I hate to speak in this manner, but in 9/11, four planes were hijacked, two planes infamously crushed against the twin towers in New York, one plane against the Pentagon, and the fourth crashed in a field in Pennsylvania, it was brought down after the resistance of passengers. The hijacker and pilot of the fourth plane was a Lebanese national: Ziad Jarrah. Does it matter? Not really, but bigots and racists need to ask themselves: would you be pleased to have all the Lebanese in USA under a curfew, because it happened that a Lebanese was lunatic enough to join AL Qaeda? Would you find it just? Fair? If the answer is yes, then you have other serious issues of self-blame.

That I need to use this fact as an example is problematic in itself, what if all of them were Saudis? Would you accept the bigotry? What if Steve Jobs wasn’t partly Syrian? Who would have Banksy drawn on the walls of the Jungle, the infamous refugee camp in France?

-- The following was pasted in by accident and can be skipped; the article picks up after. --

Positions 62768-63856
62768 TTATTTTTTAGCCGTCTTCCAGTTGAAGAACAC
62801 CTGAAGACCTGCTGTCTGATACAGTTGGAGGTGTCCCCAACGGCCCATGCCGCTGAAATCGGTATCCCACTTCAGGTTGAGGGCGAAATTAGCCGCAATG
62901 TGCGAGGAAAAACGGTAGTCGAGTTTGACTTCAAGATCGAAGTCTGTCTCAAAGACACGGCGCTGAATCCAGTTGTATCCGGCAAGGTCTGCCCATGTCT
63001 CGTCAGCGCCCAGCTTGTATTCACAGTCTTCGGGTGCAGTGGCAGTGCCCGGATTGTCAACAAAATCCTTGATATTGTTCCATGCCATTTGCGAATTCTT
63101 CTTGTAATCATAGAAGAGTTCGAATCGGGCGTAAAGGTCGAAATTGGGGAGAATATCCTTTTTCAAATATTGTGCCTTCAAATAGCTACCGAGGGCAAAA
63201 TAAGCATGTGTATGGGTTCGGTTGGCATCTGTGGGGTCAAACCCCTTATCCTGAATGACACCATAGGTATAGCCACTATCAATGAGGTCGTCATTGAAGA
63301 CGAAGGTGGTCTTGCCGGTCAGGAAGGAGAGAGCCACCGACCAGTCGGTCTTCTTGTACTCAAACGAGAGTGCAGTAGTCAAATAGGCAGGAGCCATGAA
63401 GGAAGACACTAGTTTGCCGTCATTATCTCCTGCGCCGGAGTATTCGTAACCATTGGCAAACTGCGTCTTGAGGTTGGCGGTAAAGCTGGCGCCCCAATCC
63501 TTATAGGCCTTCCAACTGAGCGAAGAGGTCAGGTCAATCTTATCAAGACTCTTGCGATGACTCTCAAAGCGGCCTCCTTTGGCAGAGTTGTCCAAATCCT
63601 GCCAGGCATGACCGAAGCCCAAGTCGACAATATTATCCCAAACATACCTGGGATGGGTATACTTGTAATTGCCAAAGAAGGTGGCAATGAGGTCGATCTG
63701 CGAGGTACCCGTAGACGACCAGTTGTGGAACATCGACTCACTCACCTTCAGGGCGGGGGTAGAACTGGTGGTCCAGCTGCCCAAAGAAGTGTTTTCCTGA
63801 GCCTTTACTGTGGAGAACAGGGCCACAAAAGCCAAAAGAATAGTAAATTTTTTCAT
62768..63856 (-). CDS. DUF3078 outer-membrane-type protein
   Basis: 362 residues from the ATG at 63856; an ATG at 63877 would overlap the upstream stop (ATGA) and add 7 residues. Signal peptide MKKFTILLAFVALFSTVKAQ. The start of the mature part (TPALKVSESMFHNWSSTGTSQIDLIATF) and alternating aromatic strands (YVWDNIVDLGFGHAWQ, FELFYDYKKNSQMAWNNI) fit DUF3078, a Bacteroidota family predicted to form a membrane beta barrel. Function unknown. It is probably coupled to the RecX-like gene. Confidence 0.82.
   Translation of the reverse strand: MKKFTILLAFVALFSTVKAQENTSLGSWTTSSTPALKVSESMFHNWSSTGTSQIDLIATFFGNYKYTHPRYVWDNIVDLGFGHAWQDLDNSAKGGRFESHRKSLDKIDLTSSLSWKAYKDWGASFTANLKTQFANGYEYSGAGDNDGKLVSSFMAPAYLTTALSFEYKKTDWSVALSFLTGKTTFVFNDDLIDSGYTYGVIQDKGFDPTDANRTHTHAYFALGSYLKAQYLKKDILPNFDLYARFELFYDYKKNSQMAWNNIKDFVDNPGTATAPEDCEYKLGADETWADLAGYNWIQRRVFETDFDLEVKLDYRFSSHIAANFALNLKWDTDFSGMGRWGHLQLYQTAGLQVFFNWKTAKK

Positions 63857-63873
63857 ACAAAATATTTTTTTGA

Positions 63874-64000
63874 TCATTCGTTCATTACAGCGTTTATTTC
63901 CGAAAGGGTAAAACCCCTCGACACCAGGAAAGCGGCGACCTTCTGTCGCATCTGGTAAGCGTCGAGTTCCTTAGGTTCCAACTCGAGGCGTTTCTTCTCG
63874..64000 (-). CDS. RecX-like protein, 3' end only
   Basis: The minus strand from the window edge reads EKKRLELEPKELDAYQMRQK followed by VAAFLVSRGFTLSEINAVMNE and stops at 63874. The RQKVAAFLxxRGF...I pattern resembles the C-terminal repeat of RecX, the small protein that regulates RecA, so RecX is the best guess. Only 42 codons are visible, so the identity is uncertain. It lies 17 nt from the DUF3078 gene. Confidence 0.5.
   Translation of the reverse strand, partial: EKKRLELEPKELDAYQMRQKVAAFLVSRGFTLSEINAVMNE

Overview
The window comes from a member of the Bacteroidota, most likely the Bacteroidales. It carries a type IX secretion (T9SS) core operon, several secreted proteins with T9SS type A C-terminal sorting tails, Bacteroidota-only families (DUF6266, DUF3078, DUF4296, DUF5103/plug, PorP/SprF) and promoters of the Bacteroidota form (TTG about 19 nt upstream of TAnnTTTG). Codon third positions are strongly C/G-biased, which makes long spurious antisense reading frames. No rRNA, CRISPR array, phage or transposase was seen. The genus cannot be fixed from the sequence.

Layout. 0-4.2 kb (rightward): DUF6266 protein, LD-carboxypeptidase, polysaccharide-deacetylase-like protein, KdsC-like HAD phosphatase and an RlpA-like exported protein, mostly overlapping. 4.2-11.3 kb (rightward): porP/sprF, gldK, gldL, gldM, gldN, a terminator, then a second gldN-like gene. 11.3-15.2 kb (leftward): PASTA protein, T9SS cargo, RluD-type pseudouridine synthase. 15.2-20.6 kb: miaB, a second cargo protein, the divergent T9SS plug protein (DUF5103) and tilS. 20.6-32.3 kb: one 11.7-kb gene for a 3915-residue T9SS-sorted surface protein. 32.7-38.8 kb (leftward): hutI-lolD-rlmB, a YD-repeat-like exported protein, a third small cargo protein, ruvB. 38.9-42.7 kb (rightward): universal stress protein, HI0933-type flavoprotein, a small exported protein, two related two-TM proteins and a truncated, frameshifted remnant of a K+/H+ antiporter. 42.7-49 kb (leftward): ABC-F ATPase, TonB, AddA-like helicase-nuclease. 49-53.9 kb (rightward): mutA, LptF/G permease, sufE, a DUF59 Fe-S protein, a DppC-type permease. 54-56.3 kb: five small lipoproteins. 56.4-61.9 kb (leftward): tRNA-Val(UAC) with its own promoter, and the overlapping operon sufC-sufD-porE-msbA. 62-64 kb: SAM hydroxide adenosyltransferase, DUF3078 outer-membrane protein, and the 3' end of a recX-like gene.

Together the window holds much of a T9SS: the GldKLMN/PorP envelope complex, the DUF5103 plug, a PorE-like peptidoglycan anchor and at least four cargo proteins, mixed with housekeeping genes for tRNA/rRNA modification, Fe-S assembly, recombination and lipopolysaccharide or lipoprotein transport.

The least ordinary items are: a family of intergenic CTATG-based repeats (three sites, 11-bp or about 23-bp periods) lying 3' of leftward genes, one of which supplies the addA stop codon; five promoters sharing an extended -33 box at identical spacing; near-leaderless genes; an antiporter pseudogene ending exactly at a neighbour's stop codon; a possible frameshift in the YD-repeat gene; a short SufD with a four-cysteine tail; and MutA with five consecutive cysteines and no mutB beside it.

Can’t we see that racism, bigotry, and stupid bigoted generalizations have led us to a civil war in the past? Today it is the Syrian, tomorrow, it might be (or it is already) the Palestinian, the Sunni, the Christian, the Shia, the Druze, the Jew, the Maronite, the homosexual, the black, the Arab, the handicapped ..
The other.

The other is only the other if we want to make it so.

Today, it is important to join to show the refugees and migrants, that some people in Lebanon will stand by them, and help them to lead by themselves the struggle against state racism and racism in our streets.